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Collective Motherhood – The Historical Recipe to Peace, by Ernest Dempsey

Collective Motherhood – The Historical Recipe to Peace
by Ernest Dempsey

The word ‘mother’ is like a soother for a lifetime; no matter how much older we grow, the presence of mother has a soothing, assuring influence on our sense of existence. And yet, our knowledge about motherhood is just beginning to grow wide enough so as to encompass the concept of motherhood in its entirety and through the history of humanity. Reading Mothers and Others, by world-famous anthropologist Sarah B. Hardy, I am amazed with the research on primates (including humans) that points to the fact that humans made it through history because they were lucky to have care-giving women other than their own biological mothers.

In the scientific jargon, they call it allomothers – non-maternal infant-caring individuals, which can be males in the family or mostly are women, usually elderly women like grandmothers. In older times, it was crucial for mothers to take time off caring for babies so as to be able to gather food (in hunting-gathering societies) enough to meet the feeding needs of herself and her family. Infants who had allomothers had a better chance of survival and healthy upbringing than those who had no allomothering available. Humanity has thus flourished through collective mothering. We are the children of not one woman but of all and we our existence to them.

So our obligation to respect and care for goes beyond our biological mothers. Being brought up by collective mothering, we are meant to be collective children. This concept, if realized and heeded, is the potential solution to the peace crisis in our world today. All we need do is realize that we can’t hurt someone because he/she is the child of one of our mothers, and then we will see the most beautiful heaven right here on this planet.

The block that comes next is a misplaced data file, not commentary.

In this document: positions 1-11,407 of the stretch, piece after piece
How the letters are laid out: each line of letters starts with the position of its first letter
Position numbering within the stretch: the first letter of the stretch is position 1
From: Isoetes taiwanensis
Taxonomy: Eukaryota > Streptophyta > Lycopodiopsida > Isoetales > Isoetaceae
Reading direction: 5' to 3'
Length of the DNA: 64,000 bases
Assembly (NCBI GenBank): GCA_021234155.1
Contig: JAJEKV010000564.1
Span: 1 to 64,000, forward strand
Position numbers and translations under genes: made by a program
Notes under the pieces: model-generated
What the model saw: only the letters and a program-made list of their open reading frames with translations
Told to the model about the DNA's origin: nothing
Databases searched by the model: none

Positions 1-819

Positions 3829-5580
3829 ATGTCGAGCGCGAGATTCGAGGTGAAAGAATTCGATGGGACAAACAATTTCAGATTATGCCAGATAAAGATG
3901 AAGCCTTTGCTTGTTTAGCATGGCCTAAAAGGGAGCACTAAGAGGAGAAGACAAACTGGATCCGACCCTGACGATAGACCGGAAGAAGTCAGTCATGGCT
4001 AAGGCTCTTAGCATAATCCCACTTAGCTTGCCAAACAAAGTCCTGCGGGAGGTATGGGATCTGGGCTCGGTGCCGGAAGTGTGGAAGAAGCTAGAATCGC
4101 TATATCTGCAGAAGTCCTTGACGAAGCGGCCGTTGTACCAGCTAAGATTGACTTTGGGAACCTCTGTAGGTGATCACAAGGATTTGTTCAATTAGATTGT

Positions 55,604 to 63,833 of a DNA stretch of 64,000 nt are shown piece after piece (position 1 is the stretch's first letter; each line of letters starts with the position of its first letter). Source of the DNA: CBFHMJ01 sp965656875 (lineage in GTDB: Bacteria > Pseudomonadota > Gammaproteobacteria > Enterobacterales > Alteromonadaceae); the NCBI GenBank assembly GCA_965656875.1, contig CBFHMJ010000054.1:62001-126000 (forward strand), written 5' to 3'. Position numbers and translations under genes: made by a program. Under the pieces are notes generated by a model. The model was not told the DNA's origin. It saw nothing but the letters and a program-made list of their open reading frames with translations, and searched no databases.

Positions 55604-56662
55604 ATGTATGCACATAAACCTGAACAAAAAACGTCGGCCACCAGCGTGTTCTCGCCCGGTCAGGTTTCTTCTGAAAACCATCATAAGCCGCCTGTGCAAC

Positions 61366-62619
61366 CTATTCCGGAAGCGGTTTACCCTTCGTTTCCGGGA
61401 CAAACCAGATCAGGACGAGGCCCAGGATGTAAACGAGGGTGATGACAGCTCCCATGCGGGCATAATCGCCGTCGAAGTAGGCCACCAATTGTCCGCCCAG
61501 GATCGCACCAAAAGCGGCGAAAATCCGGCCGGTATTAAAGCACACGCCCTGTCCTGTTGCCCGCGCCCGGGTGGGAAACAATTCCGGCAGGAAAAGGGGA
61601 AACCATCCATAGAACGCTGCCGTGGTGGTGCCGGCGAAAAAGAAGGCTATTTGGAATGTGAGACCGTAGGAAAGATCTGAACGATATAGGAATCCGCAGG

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5 Responses »

  1. With a dual degree in sociology and criminology I can totally relate to and understand this wonderful idea. It is one whose time has come to be remembered and used.

  2. Doris,

    I didn't know you had a dual degree in sociology and criminology. Criminetly!


  3. I received an email from "Janet" this morning asking for money through Western Union - obviously a scam.

    I reported it to Western Union and they gave me a report number: IR34581730.

    Please pass this information on to whomever you think might find it useful.

    Happy belated Mother's Day!

  4. Yes Dave, I just received the same email asking for money. Janet's email has been hacked.

    Janet, please inform all your contacts ASAP.

    Damned hackers!

  5. Dear Dave and Karim,

    Yes, hacked. A sophisticated scam ring. I've been doing damage control all day. I cannot inform my contacts because I'm locked out of my email. I have put a message out on both Facebook and Twitter.

    I, too, called Western Union. I appreciate, Dave, that you did as well. That's very thoughtful and efficient.

    Good to have such good on-line friends.


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